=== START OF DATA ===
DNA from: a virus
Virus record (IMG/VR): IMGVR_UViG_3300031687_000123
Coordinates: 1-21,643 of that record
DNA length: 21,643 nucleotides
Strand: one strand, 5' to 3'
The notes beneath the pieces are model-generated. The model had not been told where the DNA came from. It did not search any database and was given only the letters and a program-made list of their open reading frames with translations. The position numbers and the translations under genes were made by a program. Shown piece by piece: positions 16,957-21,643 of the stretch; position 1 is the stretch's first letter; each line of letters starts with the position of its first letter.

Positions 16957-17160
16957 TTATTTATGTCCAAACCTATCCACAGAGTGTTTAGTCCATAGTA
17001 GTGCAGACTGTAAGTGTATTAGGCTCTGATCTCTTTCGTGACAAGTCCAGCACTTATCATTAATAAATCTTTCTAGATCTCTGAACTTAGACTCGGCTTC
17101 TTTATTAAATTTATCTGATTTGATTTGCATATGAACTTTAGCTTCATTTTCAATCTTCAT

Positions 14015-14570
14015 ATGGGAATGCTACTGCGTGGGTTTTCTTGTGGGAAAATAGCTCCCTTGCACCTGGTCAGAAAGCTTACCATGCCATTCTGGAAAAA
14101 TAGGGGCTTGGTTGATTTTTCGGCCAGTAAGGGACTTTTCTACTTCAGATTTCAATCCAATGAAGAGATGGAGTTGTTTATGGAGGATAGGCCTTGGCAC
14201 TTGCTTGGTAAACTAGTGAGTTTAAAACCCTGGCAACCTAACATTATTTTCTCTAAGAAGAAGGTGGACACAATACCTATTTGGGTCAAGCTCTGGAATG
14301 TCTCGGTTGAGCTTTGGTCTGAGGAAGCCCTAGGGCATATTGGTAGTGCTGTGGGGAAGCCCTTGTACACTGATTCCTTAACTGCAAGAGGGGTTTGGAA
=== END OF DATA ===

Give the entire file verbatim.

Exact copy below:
DNA from: a virus
Virus record (IMG/VR): IMGVR_UViG_3300031687_000123
Coordinates: 1-21,643 of that record
DNA length: 21,643 nucleotides
Strand: one strand, 5' to 3'
The notes beneath the pieces are model-generated. The model had not been told where the DNA came from. It did not search any database and was given only the letters and a program-made list of their open reading frames with translations. The position numbers and the translations under genes were made by a program. Shown piece by piece: positions 16,957-21,643 of the stretch; position 1 is the stretch's first letter; each line of letters starts with the position of its first letter.

Positions 16957-17160
16957 TTATTTATGTCCAAACCTATCCACAGAGTGTTTAGTCCATAGTA
17001 GTGCAGACTGTAAGTGTATTAGGCTCTGATCTCTTTCGTGACAAGTCCAGCACTTATCATTAATAAATCTTTCTAGATCTCTGAACTTAGACTCGGCTTC
17101 TTTATTAAATTTATCTGATTTGATTTGCATATGAACTTTAGCTTCATTTTCAATCTTCAT

Positions 14015-14570
14015 ATGGGAATGCTACTGCGTGGGTTTTCTTGTGGGAAAATAGCTCCCTTGCACCTGGTCAGAAAGCTTACCATGCCATTCTGGAAAAA
14101 TAGGGGCTTGGTTGATTTTTCGGCCAGTAAGGGACTTTTCTACTTCAGATTTCAATCCAATGAAGAGATGGAGTTGTTTATGGAGGATAGGCCTTGGCAC
14201 TTGCTTGGTAAACTAGTGAGTTTAAAACCCTGGCAACCTAACATTATTTTCTCTAAGAAGAAGGTGGACACAATACCTATTTGGGTCAAGCTCTGGAATG
14301 TCTCGGTTGAGCTTTGGTCTGAGGAAGCCCTAGGGCATATTGGTAGTGCTGTGGGGAAGCCCTTGTACACTGATTCCTTAACTGCAAGAGGGGTTTGGAA